The Crab nebula is the result of a type II supernova explosion observed by Chinese astronomers in 1054. The nebula consists of the outer parts of a red supergiant that exploded after having burned all its fuel.
Credit: Hubble Space Telescope
Telescope images have confirmed something astronomers have long suspected, that red supergiant stars are the stars that explode in so-called type II supernovas.
Type II supernovas are the impressive cosmic explosions that result from the internal collapse of a massive star. (For this reason, they are also known as core-collapse supernovas.)
On average, a supernova will occur about once every 50 years in a galaxy the size of the Milky Way. But scientists don't know when these stellar powder kegs will blow, so identifying the star that birthed them, called the progenitor star, can be tricky.
Models and observations had suggested that red supergiants were the progenitors of type II supernovas, but the best evidence so far has only been able to show that these stars were in the area before the supernova, not that that they were in the exact spot.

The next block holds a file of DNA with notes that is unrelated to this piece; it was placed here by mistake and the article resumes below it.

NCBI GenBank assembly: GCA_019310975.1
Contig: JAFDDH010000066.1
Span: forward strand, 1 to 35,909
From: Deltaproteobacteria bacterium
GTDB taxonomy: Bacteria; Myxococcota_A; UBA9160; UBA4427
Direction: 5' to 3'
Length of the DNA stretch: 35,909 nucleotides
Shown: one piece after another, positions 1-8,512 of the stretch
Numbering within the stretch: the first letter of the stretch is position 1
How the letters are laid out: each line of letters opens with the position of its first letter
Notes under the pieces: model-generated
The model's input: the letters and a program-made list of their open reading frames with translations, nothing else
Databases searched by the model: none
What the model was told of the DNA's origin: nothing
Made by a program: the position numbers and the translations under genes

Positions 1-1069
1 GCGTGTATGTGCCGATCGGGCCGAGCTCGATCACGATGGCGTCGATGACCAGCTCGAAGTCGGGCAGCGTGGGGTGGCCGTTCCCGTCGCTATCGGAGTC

So astronomer Justyn Maund of the University of Copenhagen in Denmark and the University of California, Santa Cruz, and his colleagues used telescope images to answer the question, "How sure are we that this is the progenitor?" he said.
They used images from the Hubble Space Telescope and Gemini Telescope from before and after two supernova explosions, SN 2003gd and SN 1993J. They found that there were indeed red supergiants in the exact spots where the blasts occurred beforehand, and that after, "the progenitor is missing," Maund said.
The finding, detailed in the March 20 issue of the journal Science, confirms the long-standing theory behind type II supernova formation. "There's no other way you could get around it in this case," Maund told SPACE.com.
It takes awhile for scientists to get such confirmations because they have to wait for the glare of supernovas to die down before they can get a proper "after image," which can take many years.
Maund and his team were able to estimate that the progenitor stars had masses that were about seven times the mass of our sun. They were also able to show that SN 1993J's companion, which sucked away much of its partner's outer hydrogen envelope, was still hanging around.
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